News

5/2/2014

A new Afghan law will allow men to attack their wives, children and sisters without fear of judicial punishment, undoing years of slow progress in tackling violence in a country blighted by so-called "honour" killings, forced marriage and vicious domestic abuse.

The small but significant change to Afghanistan's criminal prosecution code bans relatives of an accused person from testifying against them. Most violence against women in Afghanistan is within the family, so the law – passed by parliament but awaiting the signature of the president, Hamid Karzai – will effectively silence victims as well as most potential witnesses to their suffering.

4/2/2014

This week, Tunisia passed a truly historic constitution widely heralded as a progressive and monumental document.

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Here's just some of what these brave elected representatives agreed upon in the face of strong pressure from the more extreme factions of their parties:

  • Guaranteed equality between men and women
  • A constitutional mandate for environmental protection, only the third country in the world to do so
  • A declaration that health care is a human right, with preventative care and treatment for every citizen
  • democracy with civil laws that respects freedom of religion 
  • An established right to due process and protection from torture
3/2/2014

 In a clinic providing psychological support for victims of torture, tucked away in a side street downtown, medical doctor and human rights defender Magda Adly spoke to ANSAmed about an Egypt back under military rule and the situation of women therein.

3/2/2014

Betrothal of girls is pervasive in Afghanistan.  According to the Ministry of Public Healths Mortality Survey that was conducted in all provinces of the country in 2010, 53 percent of all women in the 25 to 49 age group were married by age 18, and 21 percent were married by age 15[2][2].  A report on Child Marriage in Southern Asia conducted by the International Center for Research on Women, Australian Aid and UNFPA states that 57 percent of Afghan girls are married before they turn 16 and 60 to 80 percent of them were forced into such unions by their families[3][3].  

3/2/2014
FRIDAY, 27 DECEMBER, 2013

A landmark consensus agreed by Islamic scholars (Ulema) regarding the waiting period for ‘half-widows’ to remarry in four years will have an unprecedented impact on the lives of Kashmir’s forgotten survivors. Decades of conflict have produced many half-widows, women whose husbands have disappeared but are not yet declared deceased. 

31/1/2014

30th January 2014

Kyrgyzstan's acting grand mufti, Maksat Hajji Toktomushev, has issued a fatwa against same-sex relations and challenged the findings of a new report by Human Rights Watch (HRW). 

29/1/2014

WLUML is delighted to announce the coming launch of the Women’s Empowerment and Leadership Development for Democratisation (WELDD) web portal.  In WELDD’s spirit of fostering the empowerment and leadership of women across borders, the portal will be an online hub for sharing information and experiences.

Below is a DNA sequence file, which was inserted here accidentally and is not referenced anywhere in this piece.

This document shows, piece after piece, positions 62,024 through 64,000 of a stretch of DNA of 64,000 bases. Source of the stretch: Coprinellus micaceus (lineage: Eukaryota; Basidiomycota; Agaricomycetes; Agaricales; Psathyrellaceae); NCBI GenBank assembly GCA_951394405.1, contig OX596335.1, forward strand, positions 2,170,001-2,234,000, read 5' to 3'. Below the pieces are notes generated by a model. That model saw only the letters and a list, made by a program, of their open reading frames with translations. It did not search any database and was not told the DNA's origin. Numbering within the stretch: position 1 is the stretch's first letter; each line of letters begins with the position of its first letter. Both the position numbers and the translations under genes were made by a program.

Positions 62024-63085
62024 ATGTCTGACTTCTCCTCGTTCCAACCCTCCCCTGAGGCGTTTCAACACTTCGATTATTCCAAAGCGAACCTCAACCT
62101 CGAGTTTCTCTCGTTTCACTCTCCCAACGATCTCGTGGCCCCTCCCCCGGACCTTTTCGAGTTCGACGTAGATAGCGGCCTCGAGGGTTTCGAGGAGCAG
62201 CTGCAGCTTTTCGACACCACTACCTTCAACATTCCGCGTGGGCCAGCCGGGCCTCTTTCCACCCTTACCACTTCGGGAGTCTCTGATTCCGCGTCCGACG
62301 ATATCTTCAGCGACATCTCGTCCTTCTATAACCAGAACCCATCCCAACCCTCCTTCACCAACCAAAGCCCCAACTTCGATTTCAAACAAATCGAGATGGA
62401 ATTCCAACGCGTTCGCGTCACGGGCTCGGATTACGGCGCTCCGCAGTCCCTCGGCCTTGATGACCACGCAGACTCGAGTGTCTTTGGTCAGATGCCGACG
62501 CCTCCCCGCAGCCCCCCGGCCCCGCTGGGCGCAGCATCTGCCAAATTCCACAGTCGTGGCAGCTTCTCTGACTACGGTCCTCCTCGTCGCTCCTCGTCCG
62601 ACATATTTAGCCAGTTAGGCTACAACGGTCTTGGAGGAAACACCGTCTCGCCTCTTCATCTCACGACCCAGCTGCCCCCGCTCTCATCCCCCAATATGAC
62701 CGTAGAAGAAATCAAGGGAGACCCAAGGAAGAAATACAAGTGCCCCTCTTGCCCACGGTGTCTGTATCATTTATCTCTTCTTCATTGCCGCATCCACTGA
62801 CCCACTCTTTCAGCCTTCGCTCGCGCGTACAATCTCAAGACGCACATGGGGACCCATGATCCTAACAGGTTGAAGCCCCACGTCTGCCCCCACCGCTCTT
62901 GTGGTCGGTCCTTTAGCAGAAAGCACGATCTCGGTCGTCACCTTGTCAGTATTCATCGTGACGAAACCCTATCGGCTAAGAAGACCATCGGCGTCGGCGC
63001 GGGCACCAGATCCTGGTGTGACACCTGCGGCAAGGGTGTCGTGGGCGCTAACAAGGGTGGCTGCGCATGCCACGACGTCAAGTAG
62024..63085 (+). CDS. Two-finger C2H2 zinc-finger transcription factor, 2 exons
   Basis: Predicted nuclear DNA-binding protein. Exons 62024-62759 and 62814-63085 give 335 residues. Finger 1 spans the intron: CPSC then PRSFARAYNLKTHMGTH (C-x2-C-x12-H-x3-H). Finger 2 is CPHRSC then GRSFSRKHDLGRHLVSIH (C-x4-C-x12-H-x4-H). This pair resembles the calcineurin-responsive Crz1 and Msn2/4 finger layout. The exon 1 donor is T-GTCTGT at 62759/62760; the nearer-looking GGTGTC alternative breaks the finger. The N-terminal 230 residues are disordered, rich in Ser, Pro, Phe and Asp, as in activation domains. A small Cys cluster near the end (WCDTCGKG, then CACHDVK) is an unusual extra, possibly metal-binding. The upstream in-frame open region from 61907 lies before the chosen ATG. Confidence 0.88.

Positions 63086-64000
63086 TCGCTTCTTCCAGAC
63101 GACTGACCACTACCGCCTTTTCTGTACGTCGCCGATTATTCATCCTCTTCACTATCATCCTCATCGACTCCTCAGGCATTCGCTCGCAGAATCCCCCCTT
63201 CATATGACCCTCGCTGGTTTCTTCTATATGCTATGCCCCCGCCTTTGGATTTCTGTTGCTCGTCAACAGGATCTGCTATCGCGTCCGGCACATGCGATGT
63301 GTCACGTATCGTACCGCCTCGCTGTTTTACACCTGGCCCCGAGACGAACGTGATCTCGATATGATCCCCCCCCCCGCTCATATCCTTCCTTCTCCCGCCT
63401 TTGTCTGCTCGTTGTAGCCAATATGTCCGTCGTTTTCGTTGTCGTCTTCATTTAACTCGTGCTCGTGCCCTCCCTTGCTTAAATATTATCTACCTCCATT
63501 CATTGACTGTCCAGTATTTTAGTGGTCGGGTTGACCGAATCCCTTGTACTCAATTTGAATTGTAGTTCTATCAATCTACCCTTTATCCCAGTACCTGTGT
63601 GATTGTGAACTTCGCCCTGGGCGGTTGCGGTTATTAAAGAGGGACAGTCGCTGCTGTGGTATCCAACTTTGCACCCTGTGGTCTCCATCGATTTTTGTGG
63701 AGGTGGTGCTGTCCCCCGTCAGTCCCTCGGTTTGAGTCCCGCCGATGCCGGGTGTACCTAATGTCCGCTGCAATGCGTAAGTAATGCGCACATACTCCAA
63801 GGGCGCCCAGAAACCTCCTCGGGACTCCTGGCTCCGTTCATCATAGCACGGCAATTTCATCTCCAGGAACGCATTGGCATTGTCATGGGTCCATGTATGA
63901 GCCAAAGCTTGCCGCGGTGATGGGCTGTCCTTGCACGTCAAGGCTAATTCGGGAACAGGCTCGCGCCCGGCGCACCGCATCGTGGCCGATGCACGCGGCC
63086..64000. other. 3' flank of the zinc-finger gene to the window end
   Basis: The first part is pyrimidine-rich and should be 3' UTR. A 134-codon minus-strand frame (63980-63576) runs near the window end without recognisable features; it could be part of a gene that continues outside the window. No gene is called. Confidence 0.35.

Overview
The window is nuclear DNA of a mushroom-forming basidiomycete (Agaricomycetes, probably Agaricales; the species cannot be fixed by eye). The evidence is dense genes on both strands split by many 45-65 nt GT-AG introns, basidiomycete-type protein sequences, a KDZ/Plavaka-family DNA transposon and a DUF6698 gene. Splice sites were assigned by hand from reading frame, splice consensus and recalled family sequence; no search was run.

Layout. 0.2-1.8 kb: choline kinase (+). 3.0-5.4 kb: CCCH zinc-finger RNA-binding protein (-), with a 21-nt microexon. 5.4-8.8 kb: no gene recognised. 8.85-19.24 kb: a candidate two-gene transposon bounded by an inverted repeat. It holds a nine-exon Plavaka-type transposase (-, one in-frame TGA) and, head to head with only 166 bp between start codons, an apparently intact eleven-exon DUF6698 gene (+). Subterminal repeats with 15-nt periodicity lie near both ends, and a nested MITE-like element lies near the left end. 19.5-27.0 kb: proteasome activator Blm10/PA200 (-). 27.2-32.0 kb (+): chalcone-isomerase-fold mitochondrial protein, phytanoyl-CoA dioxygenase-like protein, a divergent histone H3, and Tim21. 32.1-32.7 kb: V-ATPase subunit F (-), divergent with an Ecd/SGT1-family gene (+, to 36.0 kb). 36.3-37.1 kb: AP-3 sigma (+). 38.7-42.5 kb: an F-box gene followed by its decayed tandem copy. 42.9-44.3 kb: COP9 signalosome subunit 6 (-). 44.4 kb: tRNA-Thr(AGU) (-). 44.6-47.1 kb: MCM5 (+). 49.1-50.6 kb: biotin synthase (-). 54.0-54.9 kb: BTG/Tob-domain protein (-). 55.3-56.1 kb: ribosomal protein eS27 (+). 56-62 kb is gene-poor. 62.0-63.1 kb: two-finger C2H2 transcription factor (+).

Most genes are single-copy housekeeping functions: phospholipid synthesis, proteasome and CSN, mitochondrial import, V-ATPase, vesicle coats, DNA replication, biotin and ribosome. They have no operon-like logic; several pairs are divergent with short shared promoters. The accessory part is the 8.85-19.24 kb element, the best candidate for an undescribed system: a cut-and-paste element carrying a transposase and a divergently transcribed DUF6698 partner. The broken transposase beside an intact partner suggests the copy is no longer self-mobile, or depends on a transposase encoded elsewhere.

28/1/2014

HRW report says women's rights in Afghanistan declined during 2013 as the world loses interest in the country.

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Afghanistan’s human rights situation has regressed in key areas during 2013, increasing uncertainty about the country’s future, Human Rights Watch has said.

The 2014 deadline for the withdrawal of international armed forces and continued debate over the presence of US troops beyond 2014 have negatively affected the Afghan government's policies on human rights, HRW reported.

24/1/2014

January 24th 2014

We are pleased to announce that members of Grozny-based Women for Development have recently joined the WLUML network.  The group take a holistic approach to women rights, putting on art exhibitions, street actions, and information campaigns. 

As well as hosting seminars on pressing problems - such as domestic violence – Women for Development work to foster the artistic ambitions of young women.  The group recently showcased the work of young Chechen artists in an exhibition entitled ‘Peace through women’s eyes’.  This was a rare opportunity to give women’s take on the concept of peace and to encourage their artistic expression; a vital undertaking in a situation where political stability has been secured at the expense of women’s freedoms.

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24/1/2014

24th January 2014

The Moroccan government has said it plans to change a law that allows rapists to avoid charges if they marry their victims.

The move comes nearly a year after 16-year-old girl committed suicide after being forced to marry her alleged rapist.

Women's rights activists on Tuesday welcomed Justice Minister Mustapha Ramid's announcement, but said it was only a first step in reforming a penal code that does not do enough to stop violence against women in this North African kingdom.

A paragraph in Article 475 of the penal code allows those convicted of "corruption" or "kidnapping" of a minor to go free if they marry their victim and the practice has been encouraged by judges to spare family shame.

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The suicicde of a teenager forced to marry her alleged rapist triggered protests and calls for legal reform [AP]